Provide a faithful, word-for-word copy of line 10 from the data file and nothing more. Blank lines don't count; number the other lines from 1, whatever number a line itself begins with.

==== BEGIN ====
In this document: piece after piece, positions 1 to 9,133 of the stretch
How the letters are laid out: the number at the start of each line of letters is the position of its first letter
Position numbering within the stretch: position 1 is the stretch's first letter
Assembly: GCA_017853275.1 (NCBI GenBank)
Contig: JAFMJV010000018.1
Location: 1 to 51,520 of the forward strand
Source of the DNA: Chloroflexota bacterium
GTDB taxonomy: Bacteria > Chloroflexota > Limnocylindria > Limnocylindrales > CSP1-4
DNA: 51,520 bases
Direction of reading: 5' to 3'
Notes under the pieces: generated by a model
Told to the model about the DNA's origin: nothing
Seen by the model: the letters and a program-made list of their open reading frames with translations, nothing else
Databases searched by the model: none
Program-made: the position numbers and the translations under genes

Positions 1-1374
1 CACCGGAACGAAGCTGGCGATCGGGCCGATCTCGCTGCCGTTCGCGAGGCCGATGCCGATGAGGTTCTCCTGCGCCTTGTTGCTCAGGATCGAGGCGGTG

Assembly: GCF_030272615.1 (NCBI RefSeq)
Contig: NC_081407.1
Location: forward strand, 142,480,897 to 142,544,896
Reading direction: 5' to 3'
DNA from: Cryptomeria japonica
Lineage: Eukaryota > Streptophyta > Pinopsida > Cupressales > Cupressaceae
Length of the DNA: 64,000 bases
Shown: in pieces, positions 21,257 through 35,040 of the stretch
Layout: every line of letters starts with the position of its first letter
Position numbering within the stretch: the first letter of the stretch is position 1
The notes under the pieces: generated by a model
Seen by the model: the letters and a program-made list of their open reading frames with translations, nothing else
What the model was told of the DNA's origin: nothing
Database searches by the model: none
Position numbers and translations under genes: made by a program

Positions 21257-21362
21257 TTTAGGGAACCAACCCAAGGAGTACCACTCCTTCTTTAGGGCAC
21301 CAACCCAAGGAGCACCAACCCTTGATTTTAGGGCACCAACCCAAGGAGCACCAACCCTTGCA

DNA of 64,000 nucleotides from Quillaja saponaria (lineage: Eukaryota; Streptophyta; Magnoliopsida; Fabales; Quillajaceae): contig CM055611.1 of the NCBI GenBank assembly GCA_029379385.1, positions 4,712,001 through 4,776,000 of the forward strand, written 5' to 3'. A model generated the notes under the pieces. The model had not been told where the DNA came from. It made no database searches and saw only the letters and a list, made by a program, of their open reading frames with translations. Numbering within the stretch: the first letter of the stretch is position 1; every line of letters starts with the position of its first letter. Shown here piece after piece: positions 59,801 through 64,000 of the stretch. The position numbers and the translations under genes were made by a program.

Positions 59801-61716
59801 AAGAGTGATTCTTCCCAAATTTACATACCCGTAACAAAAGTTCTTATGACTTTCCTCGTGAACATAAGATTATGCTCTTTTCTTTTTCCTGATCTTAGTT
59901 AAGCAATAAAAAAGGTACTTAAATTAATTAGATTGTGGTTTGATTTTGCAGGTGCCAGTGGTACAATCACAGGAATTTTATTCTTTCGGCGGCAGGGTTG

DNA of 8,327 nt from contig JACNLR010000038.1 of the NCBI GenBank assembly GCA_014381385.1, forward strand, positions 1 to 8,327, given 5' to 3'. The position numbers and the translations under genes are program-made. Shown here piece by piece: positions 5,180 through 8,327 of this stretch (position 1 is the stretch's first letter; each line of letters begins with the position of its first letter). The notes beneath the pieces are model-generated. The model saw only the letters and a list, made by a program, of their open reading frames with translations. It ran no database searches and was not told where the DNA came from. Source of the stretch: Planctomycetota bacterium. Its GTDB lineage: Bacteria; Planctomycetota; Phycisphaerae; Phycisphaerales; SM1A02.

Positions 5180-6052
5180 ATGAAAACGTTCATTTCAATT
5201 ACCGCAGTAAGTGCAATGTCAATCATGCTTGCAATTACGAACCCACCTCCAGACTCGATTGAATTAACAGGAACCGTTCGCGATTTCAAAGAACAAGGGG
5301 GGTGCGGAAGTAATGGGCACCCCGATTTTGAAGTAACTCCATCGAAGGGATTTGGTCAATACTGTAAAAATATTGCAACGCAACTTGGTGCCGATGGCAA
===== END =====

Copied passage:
Direction of reading: 5' to 3'